Firefighters of Fairfax Company No. 3 say they are tired of being used as a political football in the dispute over service contracts between Fairfax City and Fairfax County.

The city and county sat down at the negotiating table early last spring to begin working out contracts for eight services the county provides the city. In October, when the negotiators finally got to the first item on the list - fire services - talks broke down. According to teh men in Company No. 3, they got caught in the cross-fire, and now they want out.

"Basically we want to stay neutral in this whole affair," said Albert S. Adams, a fire company spokesman and a volunteer fire-fighter. "But we also have to let people know that the squabbles between the city and county are only jeopardizing the life and property of the citizens."

Adams said the fire company is alerting citizens' associations that some residents may lose close-in fire protection if the city and county do not resolve disagreements over shared fire services before the current contract expires in May.

"There are more than 340 streets in the county near city limits that Company 3 now serves," Adams said. "We're advising residents on those streets to check street atlases and figure out how much further away they are from county stations than from No.3 and how much longer it's going to take those stations to respond to an emergency."

Fire Company No.3 is on University Drive in Fairfax City. The building and most equipment are owned by the independent Fairfax Volunteer Fire Department. Twenty county-paid firemen are assigned to the company, which also has about 50 active volunteers.

Under the current fire contract, No. 3 provides fire protection for certain areas of the county in exchange for training and the use of communications facilities and some equipment from Fairfax County.

Since the status of that contract is uncertain, both the city and county have made contingency plans in case no agreement is reached by May. The city says it will take over operation of the Company No. 3 and will provide fire services only within the city limits. The county, on the other hand, has said it will begin charging the city for anything the county provides. County-paid firefighters would be transferred to other stations and the city would hire its own firefighters.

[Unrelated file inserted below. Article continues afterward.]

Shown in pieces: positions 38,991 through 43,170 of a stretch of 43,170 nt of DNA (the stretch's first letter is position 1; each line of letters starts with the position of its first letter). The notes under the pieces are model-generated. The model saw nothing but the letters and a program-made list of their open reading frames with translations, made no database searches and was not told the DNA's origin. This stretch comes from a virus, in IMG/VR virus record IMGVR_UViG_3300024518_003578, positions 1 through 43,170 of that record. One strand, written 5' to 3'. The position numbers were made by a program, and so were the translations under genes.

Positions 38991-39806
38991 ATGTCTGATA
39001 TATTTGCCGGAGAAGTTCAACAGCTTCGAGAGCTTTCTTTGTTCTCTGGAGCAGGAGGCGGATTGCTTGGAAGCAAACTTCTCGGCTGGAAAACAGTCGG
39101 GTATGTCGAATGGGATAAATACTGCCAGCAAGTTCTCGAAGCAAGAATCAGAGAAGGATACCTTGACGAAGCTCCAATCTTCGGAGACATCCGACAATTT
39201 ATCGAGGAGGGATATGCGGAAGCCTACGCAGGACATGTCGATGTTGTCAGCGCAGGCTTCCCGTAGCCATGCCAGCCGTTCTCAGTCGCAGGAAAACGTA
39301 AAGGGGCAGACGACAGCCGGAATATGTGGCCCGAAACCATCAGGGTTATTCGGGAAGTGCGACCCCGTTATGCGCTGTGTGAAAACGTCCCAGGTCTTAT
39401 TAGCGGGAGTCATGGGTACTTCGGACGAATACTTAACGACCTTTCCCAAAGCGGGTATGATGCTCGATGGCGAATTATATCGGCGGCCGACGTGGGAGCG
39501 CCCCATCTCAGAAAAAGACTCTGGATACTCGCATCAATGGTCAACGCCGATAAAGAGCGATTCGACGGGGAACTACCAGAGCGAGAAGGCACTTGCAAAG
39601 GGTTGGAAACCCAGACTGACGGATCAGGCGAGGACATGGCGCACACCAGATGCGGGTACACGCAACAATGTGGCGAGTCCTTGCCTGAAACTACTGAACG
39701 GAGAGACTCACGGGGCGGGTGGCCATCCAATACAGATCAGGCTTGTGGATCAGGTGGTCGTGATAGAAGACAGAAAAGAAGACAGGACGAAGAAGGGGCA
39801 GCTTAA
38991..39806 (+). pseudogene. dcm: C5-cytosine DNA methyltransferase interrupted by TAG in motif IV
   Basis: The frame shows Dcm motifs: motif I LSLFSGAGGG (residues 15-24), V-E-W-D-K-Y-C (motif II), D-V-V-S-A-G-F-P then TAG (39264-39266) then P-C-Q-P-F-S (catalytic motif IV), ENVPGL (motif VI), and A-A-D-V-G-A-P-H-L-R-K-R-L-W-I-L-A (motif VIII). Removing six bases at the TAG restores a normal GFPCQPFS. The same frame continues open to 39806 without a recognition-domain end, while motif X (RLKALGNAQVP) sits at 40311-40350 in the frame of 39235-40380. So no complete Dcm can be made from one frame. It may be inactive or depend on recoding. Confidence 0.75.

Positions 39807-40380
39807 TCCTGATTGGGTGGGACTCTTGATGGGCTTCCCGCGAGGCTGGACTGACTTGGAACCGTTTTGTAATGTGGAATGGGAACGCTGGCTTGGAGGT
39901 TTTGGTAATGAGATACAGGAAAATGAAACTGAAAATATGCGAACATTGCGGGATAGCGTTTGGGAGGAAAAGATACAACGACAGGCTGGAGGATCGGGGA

However, the members of Company No. 3 are unhappy with the plans, according to Adams.

"We want to see things stay the way they are, and that's how just about all of the boys feel, whether they are volunteers or guys paid by the county," Adams said.

If the proposed changes are put into effect, Company No. 3 will have only the eight square miles of the city left to cover, a possibility the company believes would threaten its survival.

"If our area is made smaller, we won't get as many calls, the morale drops and very likely we lose volunteers," conjectured Joel Hendelman, who has been a volunteer with the company for more than a year. "This company has one of the best relationships around between paid men and volunteers. We're effective and efficent. It would be rotten to see a strong operation go down the drain over political nonsense."

"There are all kinds of rumors about where the county may build new fire stations if there is no sharing between the county and the city," said another comapny member who declined to be named. "And if any of those rumors are true, if the county ends up building a new fire station to give the same protection this company already gives and gives well, then that's just plain cheating the tazpayers."

The firefighters say the problems between the city and the county already are beginning to affect the company. Some of the county-paid men have asked for transfers, and some already have left, according to other company members.

The company also has put off planing fo the furture. There had been plans to buy new home monitirs for volunteers; those purchases have been delayed. Other firefighters point to a shiny red truck with the 85-foot ladder that makes runs into the county and wonder how much use it's going to get only serving the city.

"They (the negotiators for city-county contracts) were just acting like children," said one of the paid firemen who wants to remain anonymous. "The only ones who are going topay for their problems and prejudices are the taxpayers and us."